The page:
Andrew Ingram, the youngest victim of Wednesday's fatal plane crash in East Palo Alto, was a technology wizard and a car buff long before he joined Tesla Motors two years ago.
As a child in Santa Rosa, Ingram would take apart gadgets and appliances during family gatherings and then put them back together.
As a junior high student he created an eco-friendly air-conditioning system for his room. As a high school student he built his own stereo speakers and installed a motor -- along with a series of lightbulbs -- on his bicycle.
The bulbs quickly burned out.
Ingram also tinkered with cars -- a habit he picked up from his father, Ingram's aunt, Kathy Trafton recalled.
"He took to technology like a duck to water," Trafton told the Weekly. "He was always interested in everything technical."
Most recently, as an accomplished engineer living in Palo Alto, Ingram has been applying his energy to restoring his 1972 BMW tii and working at Tesla.
Jonathan Brusco, one of Ingram's closest childhood friends, recalled staying up until 4 a.m. one morning to help Ingram finish constructing a pair of high-end speakers. Ingram, who was then a freshman at Harvey Mudd College in Claremont, had to travel back to school that morning and didn't even have a chance to test his latest creation, Brusco recalled.
Ingram's fascination with technology, particularly cars and stereos, grew over the years, Trafton said.
Ingram's generous nature and varied interests made him popular among many social groups, including his crew rowing team, his engineering friends and his movie friends, with whom he would meet every week to watch movies and eat homemade dinners, Trafton said.
He was also an avid fan of classical music and was just about to pursue his long-held dream of learning to play the piano, she said.
A skilled chef, Ingram also liked to cook for his friends and family, Trafton said. As a child, he would bake bread and pies. Three days before the plane crash, Ingram cooked a dinner of stuffed pork ribs for Brusco and his wife.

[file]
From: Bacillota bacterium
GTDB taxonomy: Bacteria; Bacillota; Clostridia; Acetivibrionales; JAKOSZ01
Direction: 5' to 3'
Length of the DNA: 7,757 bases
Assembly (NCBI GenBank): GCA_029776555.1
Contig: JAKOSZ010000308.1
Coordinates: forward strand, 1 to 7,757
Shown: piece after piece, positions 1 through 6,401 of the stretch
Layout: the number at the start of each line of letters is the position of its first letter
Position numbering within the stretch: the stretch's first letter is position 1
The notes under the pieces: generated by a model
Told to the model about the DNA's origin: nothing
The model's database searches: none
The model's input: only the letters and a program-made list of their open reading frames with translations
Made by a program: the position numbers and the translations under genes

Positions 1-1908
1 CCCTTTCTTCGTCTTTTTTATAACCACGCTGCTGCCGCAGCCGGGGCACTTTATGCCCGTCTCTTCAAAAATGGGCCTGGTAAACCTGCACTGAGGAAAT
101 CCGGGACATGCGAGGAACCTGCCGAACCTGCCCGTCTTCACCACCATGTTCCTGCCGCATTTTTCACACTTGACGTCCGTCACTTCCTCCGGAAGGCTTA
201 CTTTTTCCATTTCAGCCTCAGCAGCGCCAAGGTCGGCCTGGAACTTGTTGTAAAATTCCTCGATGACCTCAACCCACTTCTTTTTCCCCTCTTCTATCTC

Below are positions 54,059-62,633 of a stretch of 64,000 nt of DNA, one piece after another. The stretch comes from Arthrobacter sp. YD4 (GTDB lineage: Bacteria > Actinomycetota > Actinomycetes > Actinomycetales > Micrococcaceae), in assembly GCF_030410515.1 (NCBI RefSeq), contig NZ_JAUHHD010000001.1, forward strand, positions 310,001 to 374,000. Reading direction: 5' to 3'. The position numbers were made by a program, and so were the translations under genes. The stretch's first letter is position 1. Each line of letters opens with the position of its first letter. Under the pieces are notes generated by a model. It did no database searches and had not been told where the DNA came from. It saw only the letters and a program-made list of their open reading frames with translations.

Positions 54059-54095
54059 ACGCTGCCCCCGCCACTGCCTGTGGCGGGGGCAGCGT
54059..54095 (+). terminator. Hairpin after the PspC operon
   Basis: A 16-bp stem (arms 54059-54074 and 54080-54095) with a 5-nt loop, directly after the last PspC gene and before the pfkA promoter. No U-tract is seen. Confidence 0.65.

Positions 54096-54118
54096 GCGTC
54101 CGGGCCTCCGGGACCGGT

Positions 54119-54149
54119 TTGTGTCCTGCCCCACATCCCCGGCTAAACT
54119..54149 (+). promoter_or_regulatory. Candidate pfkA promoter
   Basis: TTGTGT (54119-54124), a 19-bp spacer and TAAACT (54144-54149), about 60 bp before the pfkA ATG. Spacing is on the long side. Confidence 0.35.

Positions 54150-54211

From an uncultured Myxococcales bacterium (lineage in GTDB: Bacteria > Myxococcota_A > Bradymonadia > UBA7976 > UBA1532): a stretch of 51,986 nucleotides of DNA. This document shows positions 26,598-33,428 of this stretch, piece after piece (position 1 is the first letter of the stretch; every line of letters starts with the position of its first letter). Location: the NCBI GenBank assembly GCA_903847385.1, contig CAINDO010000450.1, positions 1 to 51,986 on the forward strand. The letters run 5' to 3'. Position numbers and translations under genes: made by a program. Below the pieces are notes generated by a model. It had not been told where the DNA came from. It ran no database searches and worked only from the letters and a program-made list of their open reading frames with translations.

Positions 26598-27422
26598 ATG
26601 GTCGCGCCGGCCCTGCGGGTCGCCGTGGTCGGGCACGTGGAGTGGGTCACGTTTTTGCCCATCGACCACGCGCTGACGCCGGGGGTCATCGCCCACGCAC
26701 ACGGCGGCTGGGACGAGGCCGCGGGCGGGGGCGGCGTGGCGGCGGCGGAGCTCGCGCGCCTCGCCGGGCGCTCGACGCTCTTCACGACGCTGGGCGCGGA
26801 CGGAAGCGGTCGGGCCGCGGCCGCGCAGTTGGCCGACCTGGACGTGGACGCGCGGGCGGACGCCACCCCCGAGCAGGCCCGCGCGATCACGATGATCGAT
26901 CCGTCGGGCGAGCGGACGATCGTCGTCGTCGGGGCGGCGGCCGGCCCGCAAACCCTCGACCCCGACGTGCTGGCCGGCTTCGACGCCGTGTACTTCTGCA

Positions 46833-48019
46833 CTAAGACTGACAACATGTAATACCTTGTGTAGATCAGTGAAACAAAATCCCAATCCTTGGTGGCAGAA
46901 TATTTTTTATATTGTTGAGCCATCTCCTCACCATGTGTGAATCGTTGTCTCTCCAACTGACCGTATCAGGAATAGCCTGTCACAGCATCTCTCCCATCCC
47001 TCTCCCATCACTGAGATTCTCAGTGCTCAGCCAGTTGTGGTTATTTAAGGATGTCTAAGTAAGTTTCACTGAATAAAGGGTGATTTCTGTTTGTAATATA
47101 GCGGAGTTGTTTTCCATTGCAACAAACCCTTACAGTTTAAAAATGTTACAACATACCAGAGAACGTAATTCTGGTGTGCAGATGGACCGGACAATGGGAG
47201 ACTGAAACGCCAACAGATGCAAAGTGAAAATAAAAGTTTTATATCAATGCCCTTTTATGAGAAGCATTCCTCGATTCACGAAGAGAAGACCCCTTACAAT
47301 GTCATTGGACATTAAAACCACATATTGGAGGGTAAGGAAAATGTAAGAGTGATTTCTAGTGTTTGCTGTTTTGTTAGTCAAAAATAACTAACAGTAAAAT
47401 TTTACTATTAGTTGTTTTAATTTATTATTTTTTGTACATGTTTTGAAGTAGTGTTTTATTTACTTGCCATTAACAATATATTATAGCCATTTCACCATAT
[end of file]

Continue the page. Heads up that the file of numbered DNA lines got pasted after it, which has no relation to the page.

Brusco described Ingram as an extremely sincere, good-hearted and humble individual, and a reliable friend. Four months ago, Ingram was the best friend at Brusco's wedding.
But Ingram left the bachelor party at Lake Tahoe early because he was able to arrange a flight back to the Bay Area on a private jet. The pilot was Doug Bourn, Ingram's colleague at Tesla who happened to be in Tahoe that weekend.
On Wednesday, Bourn was the pilot of the Cessna plane that crashed on Beech Street in East Palo Alto. Bourn, Ingram and another Tesla employee, Peter Finn, were killed.
Trafton said Ingram was no stranger to riding in a private plane. He occasionally talked about his upcoming plane trips, she said.
After graduating from college, Ingram spent close to two years working in a Southern California law firm before moving to the Bay Area. After living for a brief period with his grandparents in Hillsborough Ingram moved to Palo Alto, where he lived with his cat in a single-family home on Homer Avenue.
In 2004, he took a job at Dolby Laboratories in San Francisco. Trafton said Ingram's acute sense of hearing and his passion for stereo systems made him perfectly suited for the Dolby job, which required him to take trips to car companies to test sound systems. Ingram held the job until 2007, when he joined Tesla.
It was at Tesla where the young engineer finally got a chance to combine all three of his passions: music, cars and "green" technology. His assignments at Tesla included, but weren't limited to, making sure the car's elaborate electrical systems didn't interfere with the stereo sound.
Tesla CEO Elon Musk described Ingram on the company's website as "passionate about electronics and exquisite audio systems" and "eager to lend a hand wherever it was needed, from marketing to manufacturing."
Brusco, who last saw Ingram on Monday, agreed. Two days before the crash, they took a 20-mile bike ride near Morgan Hill. Brusco said Tesla was the dream job for the young, green-minded engineer. Ingram has always been eco-conscious, Brusco said. Once, in junior high, he even created a model house powered entirely by windmills.
"He was totally in his element at Tesla," Brusco said. "He was working with cars, working with audio and doing something that was good for the world."